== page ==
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Finally, children in Florida will be a little bit safer as they are transported on state roads. Beginning January 1 (Thursday), children ages 4 and 5 are required to sit in a child safety seat or a booster seat rather than only being buckled in a seat belt. According to the CDC, booster seat use reduces the risk for serious injury by 45 percent for children ages 4-8 years when compared with seat belt use alone. Child-safety advocates struggled for years to achieve this tightening of the law, which has been one of the weakest nationwide. Until state lawmakers approved the tougher requirement, Florida and South Dakota were the only states that didn’t require booster seats for children after they turned 3.

“Safety belts save lives, but only when used and used correctly,” said Terry Rhodes, executive director of the Florida Department of Highway Safety and Motor Vehicles. “Booster seats help elevate children to the height at which the safety belt will properly secure them.” Five children died in 2013 and 150 were injured in traffic crashes in Florida because restraints weren’t being used or were being used incorrectly. So far, the 2014 numbers are on track with five deaths and 145 injuries. Although the law goes up just to age 6, the Florida Highway Patrol and child-safety boosters recommend some children use them longer. Many children may need booster seats beyond the age required by law, depending on the size of the child and where the seat belt crosses the body. The following recommendations can help determine if your child, after age 5, is ready to wear a seatbelt without a booster seat:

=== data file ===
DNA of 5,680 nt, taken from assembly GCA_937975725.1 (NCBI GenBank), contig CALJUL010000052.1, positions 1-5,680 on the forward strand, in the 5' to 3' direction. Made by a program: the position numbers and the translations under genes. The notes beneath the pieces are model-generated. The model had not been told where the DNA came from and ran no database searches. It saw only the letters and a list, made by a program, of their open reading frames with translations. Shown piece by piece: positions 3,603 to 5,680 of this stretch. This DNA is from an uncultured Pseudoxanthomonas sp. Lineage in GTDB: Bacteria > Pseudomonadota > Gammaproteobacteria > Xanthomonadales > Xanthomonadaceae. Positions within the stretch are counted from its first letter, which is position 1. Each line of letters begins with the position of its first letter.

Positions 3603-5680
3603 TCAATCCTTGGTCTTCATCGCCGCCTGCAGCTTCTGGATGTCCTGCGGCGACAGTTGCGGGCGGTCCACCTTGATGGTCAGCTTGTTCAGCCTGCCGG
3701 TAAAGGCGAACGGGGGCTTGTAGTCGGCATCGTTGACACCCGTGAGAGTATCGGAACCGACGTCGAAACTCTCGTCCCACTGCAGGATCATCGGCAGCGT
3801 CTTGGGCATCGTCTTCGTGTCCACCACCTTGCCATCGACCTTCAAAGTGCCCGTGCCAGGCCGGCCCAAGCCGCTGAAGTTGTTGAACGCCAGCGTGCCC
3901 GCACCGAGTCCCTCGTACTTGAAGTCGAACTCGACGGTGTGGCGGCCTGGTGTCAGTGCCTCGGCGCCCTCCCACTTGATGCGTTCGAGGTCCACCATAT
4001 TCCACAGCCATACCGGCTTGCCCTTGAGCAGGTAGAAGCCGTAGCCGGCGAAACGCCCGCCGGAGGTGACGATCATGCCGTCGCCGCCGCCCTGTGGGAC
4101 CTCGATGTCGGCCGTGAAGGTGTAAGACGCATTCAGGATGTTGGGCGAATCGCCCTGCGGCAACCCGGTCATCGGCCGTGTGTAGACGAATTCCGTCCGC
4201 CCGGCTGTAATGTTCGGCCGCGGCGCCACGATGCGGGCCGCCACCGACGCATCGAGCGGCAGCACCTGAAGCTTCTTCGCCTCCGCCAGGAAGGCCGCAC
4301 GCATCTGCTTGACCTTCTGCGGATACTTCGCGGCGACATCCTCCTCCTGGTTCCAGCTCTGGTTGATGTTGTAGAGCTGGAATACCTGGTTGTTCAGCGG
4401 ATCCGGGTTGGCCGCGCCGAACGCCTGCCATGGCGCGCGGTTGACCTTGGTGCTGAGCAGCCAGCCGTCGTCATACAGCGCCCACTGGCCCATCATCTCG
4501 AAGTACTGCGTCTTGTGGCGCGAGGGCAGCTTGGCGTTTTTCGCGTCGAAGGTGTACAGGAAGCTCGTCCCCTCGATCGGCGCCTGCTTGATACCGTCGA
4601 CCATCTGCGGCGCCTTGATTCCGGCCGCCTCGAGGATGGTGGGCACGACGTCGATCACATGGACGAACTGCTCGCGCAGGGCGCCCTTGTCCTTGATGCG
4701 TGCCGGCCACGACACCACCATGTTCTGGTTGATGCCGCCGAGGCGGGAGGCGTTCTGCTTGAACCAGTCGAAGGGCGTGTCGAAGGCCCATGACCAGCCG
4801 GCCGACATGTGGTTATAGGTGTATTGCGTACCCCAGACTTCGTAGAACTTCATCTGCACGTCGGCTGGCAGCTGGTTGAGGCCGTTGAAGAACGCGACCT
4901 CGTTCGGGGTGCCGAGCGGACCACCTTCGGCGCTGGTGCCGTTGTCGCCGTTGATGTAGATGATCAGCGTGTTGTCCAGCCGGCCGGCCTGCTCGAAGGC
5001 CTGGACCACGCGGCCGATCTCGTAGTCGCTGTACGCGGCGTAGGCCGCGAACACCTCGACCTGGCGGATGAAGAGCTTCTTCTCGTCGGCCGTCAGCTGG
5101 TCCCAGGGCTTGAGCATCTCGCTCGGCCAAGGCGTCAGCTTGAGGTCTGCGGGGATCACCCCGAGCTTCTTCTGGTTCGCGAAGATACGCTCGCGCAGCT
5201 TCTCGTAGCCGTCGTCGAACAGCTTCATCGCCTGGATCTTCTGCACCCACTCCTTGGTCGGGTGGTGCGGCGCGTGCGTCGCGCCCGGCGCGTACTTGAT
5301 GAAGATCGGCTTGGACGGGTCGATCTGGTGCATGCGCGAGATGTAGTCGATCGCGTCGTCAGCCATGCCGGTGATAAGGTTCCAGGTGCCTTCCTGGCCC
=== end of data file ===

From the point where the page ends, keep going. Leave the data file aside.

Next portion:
• the child is at least 4’9″ tall;
  • the child can sit all the way back in the seat and bend knees at the edge of the seat;
  • the shoulder belt lays across the chest, not the neck;
  • the lap belt lays across the upper thighs, not the stomach.

Children under the age of 13 should ride in the back seat of the vehicle for additional safety.

Drivers can get a three point moving violation for not abiding by the new law. A judge has the ability to waive it as long as the driver attends a parenting class and gets the required seat.
During the month of January, AAA offices in Florida will be giving away free booster seats. AAA asks that parents make appointments as supply is limited. The free seats are for children four and over.

The state’s Child Passenger Safety technicians can help answer parent questions about child seat safety. For more information, visit

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Our legal team consists of attorney Wm. Dennis Brannon and his son C. Paul Brannon. We work together as a father and son team to provide our clients with exceptional service and solutions in motor vehicle accident claims and other personal injury matters.
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